Iranian architects

Click here for animation of Iranian architecture.

The first professional association of Iranian architects, the Society of Iranian Diplomate Architects, was founded on 30 January 1945. Its founders were Iranian architects, including Vartan Avanessian, Mohsen Foroughi, and Keyghobad Zafar. Foreign architects had been very prominent in Iran during the early 20th century, and one of the new association's activities was the publication of a magazine, Architecte, which promoted Iranian architects.[89] In 1966, a new professional association was founded, the Association of Iranian Architects. Its founders included Vartan Avanessian, Abass Azhdari, Naser Badi, Abdelhamid Eshraq, Manuchehr Khorsandi, Iraj Moshiri, Ali Sadeq, and Keyghobad Zafar.[89]

Several Iranian architects have managed to win the prestigious A' Design Award 2018 in an unprecedented number of sections.[90] A number of Iranian architects have also won the Aga Khan Award for Architecture, including:

UNESCO designated World Heritage Sites

Ziggurats such as the UNESCO designated World Heritage Site of Chogha Zanbil, which relieved the flat monotony of the southern Khuzestan plane, were but "ritual imitations of the familiar sacred mountains which ring the Iranian plateau".[94]

The following is a list of World Heritage Sites designed or constructed by Iranians, or designed and constructed in the style of Iranian architecture:

See also



  1. ^ "'برج آزادی پس از ۲۰ سال شسته می‌شود'". BBC News فارسی (in Persian). 18 July 2009. Retrieved 2020-05-13.
  2. ^ Arthur Upham Pope. Introducing Persian Architecture. Oxford University Press. London. 1971. p.1
  3. ^ Arthur Pope, Introducing Persian Architecture. Oxford University Press. London. 1971.
  4. ^ a b Arthur Upham Pope. Persian Architecture. George Braziller, New York, 1965. p.266
  5. ^ Arthur Upham Pope. Persian Architecture. George Braziller, New York, 1965. p.266
  6. ^ a b Arthur Upham Pope. Persian Architecture. George Braziller, New York, 1965. p.10
  7. ^ Nader Ardalan and Laleh Bakhtiar. Sense of Unity; The Sufi Tradition in Persian Architecture. 2000. ISBN 1-871031-78-8
  8. ^ Arthur Upham Pope. Persian Architecture. George Braziller, New York, 1965. p.9
  9. ^ Grigor 2021, pp. 175–176.
  10. ^ Jayyusi, Salma K.; Holod, Renata; Petruccioli, Attilio; Raymond, Andre (2008). The City in the Islamic World, Volume 94/1 & 94/2. BRILL. pp. 173–176. ISBN 9789004162402.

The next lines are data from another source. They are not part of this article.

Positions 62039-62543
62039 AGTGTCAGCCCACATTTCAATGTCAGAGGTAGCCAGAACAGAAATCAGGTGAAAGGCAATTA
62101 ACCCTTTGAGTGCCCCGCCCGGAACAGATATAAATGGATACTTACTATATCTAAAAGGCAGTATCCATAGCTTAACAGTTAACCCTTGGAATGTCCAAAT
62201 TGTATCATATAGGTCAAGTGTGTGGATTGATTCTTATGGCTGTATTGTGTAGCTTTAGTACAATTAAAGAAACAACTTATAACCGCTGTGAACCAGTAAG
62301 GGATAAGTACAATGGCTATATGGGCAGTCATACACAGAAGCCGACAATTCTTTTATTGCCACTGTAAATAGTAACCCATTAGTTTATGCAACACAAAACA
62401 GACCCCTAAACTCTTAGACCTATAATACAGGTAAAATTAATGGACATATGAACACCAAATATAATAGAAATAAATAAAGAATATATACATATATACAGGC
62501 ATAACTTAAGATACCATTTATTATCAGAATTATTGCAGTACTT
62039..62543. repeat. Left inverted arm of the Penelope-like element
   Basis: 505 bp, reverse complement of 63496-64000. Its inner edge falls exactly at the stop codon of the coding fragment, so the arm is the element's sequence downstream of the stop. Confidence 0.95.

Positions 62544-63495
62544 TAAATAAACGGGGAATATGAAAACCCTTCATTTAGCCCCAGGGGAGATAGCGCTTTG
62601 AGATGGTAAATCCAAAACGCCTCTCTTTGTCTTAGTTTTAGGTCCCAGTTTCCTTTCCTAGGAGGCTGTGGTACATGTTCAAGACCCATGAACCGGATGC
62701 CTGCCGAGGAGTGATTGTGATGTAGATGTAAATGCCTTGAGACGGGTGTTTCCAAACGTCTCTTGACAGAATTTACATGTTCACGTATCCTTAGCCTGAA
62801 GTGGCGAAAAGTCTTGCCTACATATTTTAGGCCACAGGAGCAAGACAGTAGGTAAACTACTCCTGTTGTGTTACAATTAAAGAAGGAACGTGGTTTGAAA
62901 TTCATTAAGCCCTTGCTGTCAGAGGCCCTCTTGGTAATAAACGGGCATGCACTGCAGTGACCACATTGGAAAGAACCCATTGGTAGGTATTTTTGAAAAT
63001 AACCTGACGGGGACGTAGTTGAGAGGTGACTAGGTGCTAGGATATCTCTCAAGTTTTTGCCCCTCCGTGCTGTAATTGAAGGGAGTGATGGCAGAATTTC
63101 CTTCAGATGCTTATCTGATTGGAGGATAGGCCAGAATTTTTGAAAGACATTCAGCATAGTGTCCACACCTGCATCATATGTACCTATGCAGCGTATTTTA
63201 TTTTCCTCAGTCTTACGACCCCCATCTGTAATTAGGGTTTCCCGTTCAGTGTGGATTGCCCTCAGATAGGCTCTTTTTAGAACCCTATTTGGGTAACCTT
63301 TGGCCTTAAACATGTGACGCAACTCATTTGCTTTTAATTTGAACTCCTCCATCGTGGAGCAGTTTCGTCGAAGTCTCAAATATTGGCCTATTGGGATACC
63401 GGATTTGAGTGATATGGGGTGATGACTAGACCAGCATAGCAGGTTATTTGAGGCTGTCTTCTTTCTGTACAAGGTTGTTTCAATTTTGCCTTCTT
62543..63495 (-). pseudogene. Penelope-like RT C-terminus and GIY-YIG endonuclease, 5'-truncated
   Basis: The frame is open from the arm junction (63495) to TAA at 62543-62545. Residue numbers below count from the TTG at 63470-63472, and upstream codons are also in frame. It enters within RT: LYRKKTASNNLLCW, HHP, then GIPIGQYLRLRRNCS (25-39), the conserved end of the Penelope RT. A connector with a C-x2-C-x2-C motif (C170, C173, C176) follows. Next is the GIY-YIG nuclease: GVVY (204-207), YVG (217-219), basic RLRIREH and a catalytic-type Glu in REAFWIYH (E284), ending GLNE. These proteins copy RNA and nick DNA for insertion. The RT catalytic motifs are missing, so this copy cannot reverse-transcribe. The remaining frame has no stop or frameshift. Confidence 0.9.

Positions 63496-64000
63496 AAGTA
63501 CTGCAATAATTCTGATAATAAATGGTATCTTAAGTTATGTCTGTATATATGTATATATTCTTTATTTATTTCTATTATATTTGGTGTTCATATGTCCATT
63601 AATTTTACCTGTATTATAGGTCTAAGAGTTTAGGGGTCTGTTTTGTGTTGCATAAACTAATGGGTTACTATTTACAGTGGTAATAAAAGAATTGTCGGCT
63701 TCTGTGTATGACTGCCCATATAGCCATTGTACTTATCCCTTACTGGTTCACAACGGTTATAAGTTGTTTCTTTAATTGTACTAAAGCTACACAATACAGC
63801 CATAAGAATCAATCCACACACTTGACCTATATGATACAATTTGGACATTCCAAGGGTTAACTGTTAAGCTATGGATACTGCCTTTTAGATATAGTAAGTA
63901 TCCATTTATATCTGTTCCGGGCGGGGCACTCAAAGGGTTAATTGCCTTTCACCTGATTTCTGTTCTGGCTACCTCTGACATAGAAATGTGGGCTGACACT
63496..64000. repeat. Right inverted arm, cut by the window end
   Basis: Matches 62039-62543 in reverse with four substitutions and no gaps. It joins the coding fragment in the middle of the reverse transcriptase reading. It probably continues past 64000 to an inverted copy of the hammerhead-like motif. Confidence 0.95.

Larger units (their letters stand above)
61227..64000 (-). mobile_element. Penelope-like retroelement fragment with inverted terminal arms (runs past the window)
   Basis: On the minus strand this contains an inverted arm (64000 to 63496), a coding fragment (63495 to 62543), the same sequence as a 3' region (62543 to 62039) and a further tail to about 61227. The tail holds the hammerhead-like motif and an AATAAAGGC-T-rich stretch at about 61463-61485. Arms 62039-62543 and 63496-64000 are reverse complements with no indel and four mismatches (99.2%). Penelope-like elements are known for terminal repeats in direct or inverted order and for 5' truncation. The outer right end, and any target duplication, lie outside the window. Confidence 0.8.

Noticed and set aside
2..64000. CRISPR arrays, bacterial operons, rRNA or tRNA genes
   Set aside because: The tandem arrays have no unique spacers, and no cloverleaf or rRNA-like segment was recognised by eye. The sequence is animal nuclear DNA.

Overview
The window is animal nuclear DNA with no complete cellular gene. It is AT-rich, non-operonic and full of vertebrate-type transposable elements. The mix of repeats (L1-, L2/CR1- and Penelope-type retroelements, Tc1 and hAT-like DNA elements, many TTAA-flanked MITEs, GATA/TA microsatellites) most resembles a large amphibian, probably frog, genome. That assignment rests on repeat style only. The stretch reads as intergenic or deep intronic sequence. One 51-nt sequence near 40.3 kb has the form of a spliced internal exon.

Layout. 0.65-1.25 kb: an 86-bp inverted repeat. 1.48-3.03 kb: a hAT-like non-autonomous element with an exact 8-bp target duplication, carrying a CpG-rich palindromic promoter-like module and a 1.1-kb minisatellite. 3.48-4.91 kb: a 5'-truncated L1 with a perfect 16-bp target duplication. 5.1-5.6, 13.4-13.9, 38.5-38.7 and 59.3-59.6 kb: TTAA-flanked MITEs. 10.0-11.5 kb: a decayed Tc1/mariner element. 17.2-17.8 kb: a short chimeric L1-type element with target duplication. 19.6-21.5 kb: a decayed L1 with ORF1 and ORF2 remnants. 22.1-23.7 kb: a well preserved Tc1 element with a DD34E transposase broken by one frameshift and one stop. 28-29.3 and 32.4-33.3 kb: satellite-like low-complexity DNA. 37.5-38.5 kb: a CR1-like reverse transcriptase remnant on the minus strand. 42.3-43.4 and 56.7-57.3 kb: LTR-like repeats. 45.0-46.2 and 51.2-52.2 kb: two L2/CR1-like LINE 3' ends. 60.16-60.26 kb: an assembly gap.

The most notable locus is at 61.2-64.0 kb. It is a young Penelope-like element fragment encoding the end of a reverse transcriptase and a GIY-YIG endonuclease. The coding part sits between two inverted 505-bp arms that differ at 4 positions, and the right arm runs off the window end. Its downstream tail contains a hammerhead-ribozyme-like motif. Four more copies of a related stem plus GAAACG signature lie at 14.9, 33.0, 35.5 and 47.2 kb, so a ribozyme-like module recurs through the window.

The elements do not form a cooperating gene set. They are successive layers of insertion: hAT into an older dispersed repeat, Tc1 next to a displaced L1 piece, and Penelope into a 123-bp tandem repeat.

11. ^ Sabk Shenasi Mi'mari Irani (Study of styles in Iranian architecture), M. Karim Pirnia. 2005. ISBN 964-96113-2-0 p.24. Page 39, however, considers "pre-Parsi" as a distinct style.
  12. ^ "Hatra | Iraq, History, & Facts". Britannica. Retrieved 2022-06-20.
  13. ^ "Hatra". UNESCO World Heritage Centre. Retrieved 2022-06-20.
  14. ^ "Kermanshah, A Cradle of Civilization" (PDF). Iran Daily. August 9, 2006. Archived from the original (PDF) on September 28, 2007.
  15. ^ Hattstein & Delius 2011, p. 96.
  16. ^ Hill, Donald R. (1994). Islamic Science and Engineering. p. 10. ISBN 0-7486-0457-X.
  17. ^ a b Sabk Shenasi Mi'mari Irani (Study of styles in Iranian architecture), M. Karim Pirnia. 2005. ISBN 964-96113-2-0 pp.40-51
  18. ^ Fallāḥʹfar, Saʻīd (سعید فلاح‌فر). The Dictionary of Iranian Traditional Architectural Terms (Farhang-i vāzhahʹhā-yi miʻmārī-i sunnatī-i Īrān فرهنگ واژه‌های معماری سنتی ایران). Kamyab Publications (انتشارات کامیاب). Kāvushʹpardāz. 2000, 2010. Tehran. ISBN 978-964-2665-60-0 US Library of Congress LCCN Permalink: pp.44
  19. ^ Pīrniyā, Muammah Karīm (2005). Sabk Shināsī-i miʻmārī-i Īrānī (Study of styles in Iranian architecture). Tehran: Surush-i Dānish. ISBN 964-96113-2-0.p.92-93 & p.94-129
  20. ^ Petersen 1996, p. 295.
  21. ^ Bloom & Blair 2009, Architecture (III. 661–c. 750)
  22. ^ Petersen 1996, p. 1.
  23. ^ a b c d e f g h i Bloom & Blair 2009, Architecture (IV. c. 750–c. 900)
  24. ^ Hattstein & Delius 2011, pp. 94–95.
  25. ^ Petersen 1996, pp. 24–25, 251.
  26. ^ Bloom & Blair 2009, Architecture
  27. ^ Bloom & Blair 2009, Stucco and plasterwork
  28. ^ a b c d Hattstein & Delius 2011, p. 110.
  29. ^ Bloom 2013, pp. 72–73.
  30. ^ a b c d e f g h i j k Bloom & Blair 2009, Isfahan
  31. ^ Kuban, Doğan (1974). The Mosque and Its Early Development. Brill. p. 22. ISBN 978-90-04-03813-4.
  32. ^ Herzig, Edmund; Stewart, Sarah (2011). Early Islamic Iran. Bloomsbury Publishing. p. 115. ISBN 978-1-78673-446-4.
  33. ^ a b Bloom & Blair 2009, Na῾in
  34. ^ Kennedy, Hugh (2004). The Prophet and the Age of the Caliphates: The Islamic Near East from the Sixth to the Eleventh Century (2nd ed.). Routledge. ISBN 9780582405257.
  35. ^ a b c d e f g h Bloom & Blair 2009, Architecture (V. c. 900–c. 1250)
  36. ^ Bloom & Blair 2009, Muqarnas
  37. ^ Bloom & Blair 2009, Bukhara
  38. ^ Hillenbrand 1999b, p. 100.
  39. ^ Hattstein & Delius 2011, p. 348.
  40. ^ a b Hattstein & Delius 2011, pp. 368–369.
  41. ^ a b c Bosworth, C.E.; Hillenbrand, R.; Rogers, J.M.; Blois, F.C. de; Darley-Doran, R.E. (1960–2007). "Sald̲j̲ūḳids; VI. Art and architecture; 1. In Persia". In Bearman, P.; Bianquis, Th.; Bosworth, C.E.; van Donzel, E.; Heinrichs, W.P. (eds.). Encyclopaedia of Islam, Second Edition. Brill. ISBN 9789004161214.
  42. ^ a b c Bloom & Blair 2009, Saljuq
  43. ^ Bonner, Jay (2017). Islamic Geometric Patterns: Their Historical Development and Traditional Methods of Construction. Springer. p. 69. ISBN 978-1-4419-0217-7.
  44. ^ a b Hattstein & Delius 2011, p. 354-359.
  45. ^ Ettinghausen, Grabar & Jenkins-Madina 2001, p. 140-144.
  46. ^ O'Kane, Bernard (1995). Domes Archived 2022-05-11 at the Wayback Machine. Encyclopaedia Iranica, Online Edition. Retrieved 28 November 2010.